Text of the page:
I’m having some issues trying to figure out what codecademy is asking us to do in this off-platform exercise.

I was able to breeze through steps 1 through 4 without a problem. The explanation pretty clear, However, step 5 isn’t so clear, and of course there is no available solution or video walk-through.

I cannot seem to make sense of the example that codecademy gives, and considering that this updated track has had a number of mistakes in it up to this point, I’m not sure if there are mistakes in the example given by codecademy, or if I’m just not understanding how the Viginere Cypher works.

If they keyword is ‘dog’ and the message is ‘barry is the spy’

replacing ‘barry is the spy’ with ‘dog’:

`dogdo gd ogd ogd`

How did they get the resulting ‘*place values*’ (I’m assuming they mean *index* of a list containing the alphabet here?):

` 4 14 15 12 16 24 11 21 25 22 22 17 5`

If ‘*place value*’ is the same as ‘*index*’, then in a list of the alphabet **d** should be *3*, **o** would be correct at *14*, but I have no clue how they got *15* for **g** or any of the other *'place values*’.

Does anyone know what a ‘*place value*’ is? Do they mean ‘*index*’ of an alphabet list? How did codecademy get these ‘*place values*’?

Below are the instructions and example given by codecademy:

`Salutations! As you can see, technology has made brute forcing simple ciphers like the Caesar Cipher extremely easy, and us crypto-enthusiasts have had to get more creative and use more complicated ciphers. This next cipher I'm going to teach you is the Vigenère Cipher, invented by an Italian cryptologist named Giovan Battista Bellaso (cool name eh?) in the 16th century, but named after another cryptologist from the 16th century, Blaise de Vigenère. The Vigenère Cipher is a polyalphabetic substitution cipher, as opposed to the Caesar Cipher which was a monoalphabetic substitution cipher. What this means is that opposed to having a single shift that is applied to every letter, the Vigenère Cipher has a different shift for each individual letter. The value of the shift for each letter is determined by a given keyword.`

Consider the message:

`barry is the spy`

If we want to code this message, first we choose a keyword. For this example, we’ll use the keyword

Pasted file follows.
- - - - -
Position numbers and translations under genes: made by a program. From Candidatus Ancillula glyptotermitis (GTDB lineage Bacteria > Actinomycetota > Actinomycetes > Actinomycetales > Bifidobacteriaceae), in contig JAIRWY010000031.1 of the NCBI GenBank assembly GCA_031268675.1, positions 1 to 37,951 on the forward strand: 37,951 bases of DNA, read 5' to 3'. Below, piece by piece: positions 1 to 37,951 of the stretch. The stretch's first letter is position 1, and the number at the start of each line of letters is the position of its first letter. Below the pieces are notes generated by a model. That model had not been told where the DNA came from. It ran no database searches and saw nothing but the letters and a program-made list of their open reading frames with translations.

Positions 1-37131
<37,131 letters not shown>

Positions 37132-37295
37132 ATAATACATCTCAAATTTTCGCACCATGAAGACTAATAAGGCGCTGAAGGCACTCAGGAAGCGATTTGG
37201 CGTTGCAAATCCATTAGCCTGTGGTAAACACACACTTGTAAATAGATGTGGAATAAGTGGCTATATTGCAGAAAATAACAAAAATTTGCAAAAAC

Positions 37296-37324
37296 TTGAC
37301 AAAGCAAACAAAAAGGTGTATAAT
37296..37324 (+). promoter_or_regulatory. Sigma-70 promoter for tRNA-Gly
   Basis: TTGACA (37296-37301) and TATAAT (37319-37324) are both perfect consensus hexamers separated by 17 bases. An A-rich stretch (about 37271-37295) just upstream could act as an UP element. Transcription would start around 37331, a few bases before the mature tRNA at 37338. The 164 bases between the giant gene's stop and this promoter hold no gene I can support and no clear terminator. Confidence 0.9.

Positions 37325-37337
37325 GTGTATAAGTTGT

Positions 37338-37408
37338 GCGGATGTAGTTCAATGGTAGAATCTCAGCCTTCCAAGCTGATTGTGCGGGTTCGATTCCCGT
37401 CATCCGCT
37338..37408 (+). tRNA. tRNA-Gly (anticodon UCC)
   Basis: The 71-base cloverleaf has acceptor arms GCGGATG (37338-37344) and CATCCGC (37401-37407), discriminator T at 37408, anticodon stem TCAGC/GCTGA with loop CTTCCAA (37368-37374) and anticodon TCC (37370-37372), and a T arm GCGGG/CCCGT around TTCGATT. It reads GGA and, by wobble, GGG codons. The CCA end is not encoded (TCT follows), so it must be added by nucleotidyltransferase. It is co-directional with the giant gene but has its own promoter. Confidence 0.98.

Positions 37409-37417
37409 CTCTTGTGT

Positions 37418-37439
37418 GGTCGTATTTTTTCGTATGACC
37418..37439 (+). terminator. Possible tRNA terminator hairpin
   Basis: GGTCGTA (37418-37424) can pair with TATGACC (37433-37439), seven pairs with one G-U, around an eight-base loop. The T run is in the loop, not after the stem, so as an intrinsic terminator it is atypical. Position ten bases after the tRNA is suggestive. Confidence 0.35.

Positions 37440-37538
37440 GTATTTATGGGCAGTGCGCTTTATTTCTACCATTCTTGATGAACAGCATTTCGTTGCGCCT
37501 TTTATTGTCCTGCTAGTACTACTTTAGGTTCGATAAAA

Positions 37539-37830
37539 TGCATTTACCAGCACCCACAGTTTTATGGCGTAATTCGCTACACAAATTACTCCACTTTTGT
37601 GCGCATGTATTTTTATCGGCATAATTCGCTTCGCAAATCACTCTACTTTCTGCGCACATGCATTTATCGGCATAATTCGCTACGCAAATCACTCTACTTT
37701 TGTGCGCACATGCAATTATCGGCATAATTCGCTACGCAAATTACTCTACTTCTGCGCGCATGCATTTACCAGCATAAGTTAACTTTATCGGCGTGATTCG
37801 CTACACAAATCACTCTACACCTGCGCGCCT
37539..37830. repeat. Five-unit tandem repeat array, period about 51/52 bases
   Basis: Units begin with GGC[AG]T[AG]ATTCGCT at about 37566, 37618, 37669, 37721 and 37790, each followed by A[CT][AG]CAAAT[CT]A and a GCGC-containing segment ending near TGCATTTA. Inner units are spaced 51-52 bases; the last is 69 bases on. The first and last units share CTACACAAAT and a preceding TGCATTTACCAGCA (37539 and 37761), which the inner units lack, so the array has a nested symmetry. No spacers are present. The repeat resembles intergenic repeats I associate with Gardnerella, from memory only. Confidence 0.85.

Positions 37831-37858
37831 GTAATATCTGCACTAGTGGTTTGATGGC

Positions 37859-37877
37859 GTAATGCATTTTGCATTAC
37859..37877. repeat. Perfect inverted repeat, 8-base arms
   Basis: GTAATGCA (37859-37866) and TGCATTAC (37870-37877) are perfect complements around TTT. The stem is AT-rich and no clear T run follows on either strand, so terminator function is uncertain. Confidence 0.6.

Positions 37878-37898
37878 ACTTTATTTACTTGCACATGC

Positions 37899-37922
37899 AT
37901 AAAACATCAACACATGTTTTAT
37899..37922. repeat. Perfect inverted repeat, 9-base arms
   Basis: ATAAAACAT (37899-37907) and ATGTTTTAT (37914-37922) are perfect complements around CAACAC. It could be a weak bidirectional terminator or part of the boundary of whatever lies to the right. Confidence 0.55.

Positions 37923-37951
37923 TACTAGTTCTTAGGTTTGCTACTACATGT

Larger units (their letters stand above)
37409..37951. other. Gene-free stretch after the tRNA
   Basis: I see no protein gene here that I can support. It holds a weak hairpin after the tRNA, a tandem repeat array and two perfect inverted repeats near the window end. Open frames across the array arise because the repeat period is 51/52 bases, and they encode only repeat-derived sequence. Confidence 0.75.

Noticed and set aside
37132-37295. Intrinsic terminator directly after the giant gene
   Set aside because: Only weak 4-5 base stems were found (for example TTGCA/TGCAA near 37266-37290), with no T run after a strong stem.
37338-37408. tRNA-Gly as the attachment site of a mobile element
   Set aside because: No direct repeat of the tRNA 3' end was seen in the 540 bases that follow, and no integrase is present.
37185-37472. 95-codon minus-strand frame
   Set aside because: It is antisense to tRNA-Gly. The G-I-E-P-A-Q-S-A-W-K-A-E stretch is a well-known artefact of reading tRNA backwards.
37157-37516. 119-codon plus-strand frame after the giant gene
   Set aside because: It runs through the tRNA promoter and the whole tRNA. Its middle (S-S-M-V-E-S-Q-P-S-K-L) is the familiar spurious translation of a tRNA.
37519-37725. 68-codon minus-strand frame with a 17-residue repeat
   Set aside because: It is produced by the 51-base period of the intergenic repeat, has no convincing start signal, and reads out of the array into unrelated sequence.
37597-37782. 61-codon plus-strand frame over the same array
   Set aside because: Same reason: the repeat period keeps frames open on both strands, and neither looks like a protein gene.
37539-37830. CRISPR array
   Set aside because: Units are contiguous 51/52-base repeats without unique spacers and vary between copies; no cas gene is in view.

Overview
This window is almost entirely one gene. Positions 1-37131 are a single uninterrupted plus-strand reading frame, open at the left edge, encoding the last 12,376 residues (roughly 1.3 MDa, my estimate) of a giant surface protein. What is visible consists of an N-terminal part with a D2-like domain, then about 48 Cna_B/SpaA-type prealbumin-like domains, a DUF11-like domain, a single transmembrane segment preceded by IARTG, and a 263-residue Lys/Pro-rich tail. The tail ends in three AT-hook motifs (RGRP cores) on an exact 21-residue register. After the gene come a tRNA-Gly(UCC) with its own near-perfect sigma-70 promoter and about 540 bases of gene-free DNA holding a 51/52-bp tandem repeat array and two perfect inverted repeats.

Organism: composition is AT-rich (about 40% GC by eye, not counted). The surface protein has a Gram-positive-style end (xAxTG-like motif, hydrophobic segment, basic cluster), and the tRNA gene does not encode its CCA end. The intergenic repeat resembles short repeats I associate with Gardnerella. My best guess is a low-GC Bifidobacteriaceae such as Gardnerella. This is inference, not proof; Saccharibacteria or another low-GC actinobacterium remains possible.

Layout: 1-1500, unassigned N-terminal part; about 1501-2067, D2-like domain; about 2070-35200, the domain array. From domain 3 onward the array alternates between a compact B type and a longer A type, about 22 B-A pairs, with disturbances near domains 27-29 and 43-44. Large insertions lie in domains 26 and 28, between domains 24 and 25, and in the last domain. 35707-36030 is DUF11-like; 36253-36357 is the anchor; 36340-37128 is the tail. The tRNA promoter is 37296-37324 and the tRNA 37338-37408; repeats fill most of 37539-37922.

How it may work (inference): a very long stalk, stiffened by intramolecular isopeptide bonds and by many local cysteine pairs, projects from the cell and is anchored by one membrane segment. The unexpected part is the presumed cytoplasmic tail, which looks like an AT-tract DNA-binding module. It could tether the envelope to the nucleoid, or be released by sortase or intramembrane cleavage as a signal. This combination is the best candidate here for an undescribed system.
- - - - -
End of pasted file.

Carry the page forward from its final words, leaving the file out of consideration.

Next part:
`dog Now we repeat the keyword over and over to generate a _keyword phrase_ that is the same length as the message we want to code. So if we want to code the message "barry is the spy" our _keyword phrase_ is "dogdo gd ogd ogd". Now we are ready to start coding our message. We shift each letter of our message by the place value of the corresponding letter in the keyword phrase, assuming that "a" has a place value of 0, "b" has a place value of 1, and so forth. Remember, we zero-index because this is Python we're talking about! message: b a r r y i s t h e s p y keyword phrase: d o g d o g d o g d o g d`

resulting place value: 4 14 15 12 16 24 11 21 25 22 22 17 5

`So we shift "b", which has an index of 1, by the index of "d", which is 3. This gives us an place value of 4, which is "e". Then continue the trend: we shift "a" by the place value of "o", 14, and get "o" again, we shift "r" by the place value of "g", 15, and get "x", shift the next "r" by 12 places and "u", and so forth. Once we complete all the shifts we end up with our coded message: eoxum ov hnh gvb As you can imagine, this is a lot harder to crack without knowing the keyword! So now comes the hard part. I'll give you a message and the keyword, and you'll see if you can figure out how to crack it! Ready? Okay here's my message: dfc aruw fsti gr vjtwhr wznj? vmph otis! cbx swv jipreneo uhllj kpi rahjib eg fjdkwkedhmp!`

and the keyword to decode my message is

`friends`

Because that’s what we are! Good luck friend!

Any and all help would be greatly appreciated. I’m really disliking the disorganized and seemingly ‘rushed’ manner of these course updates.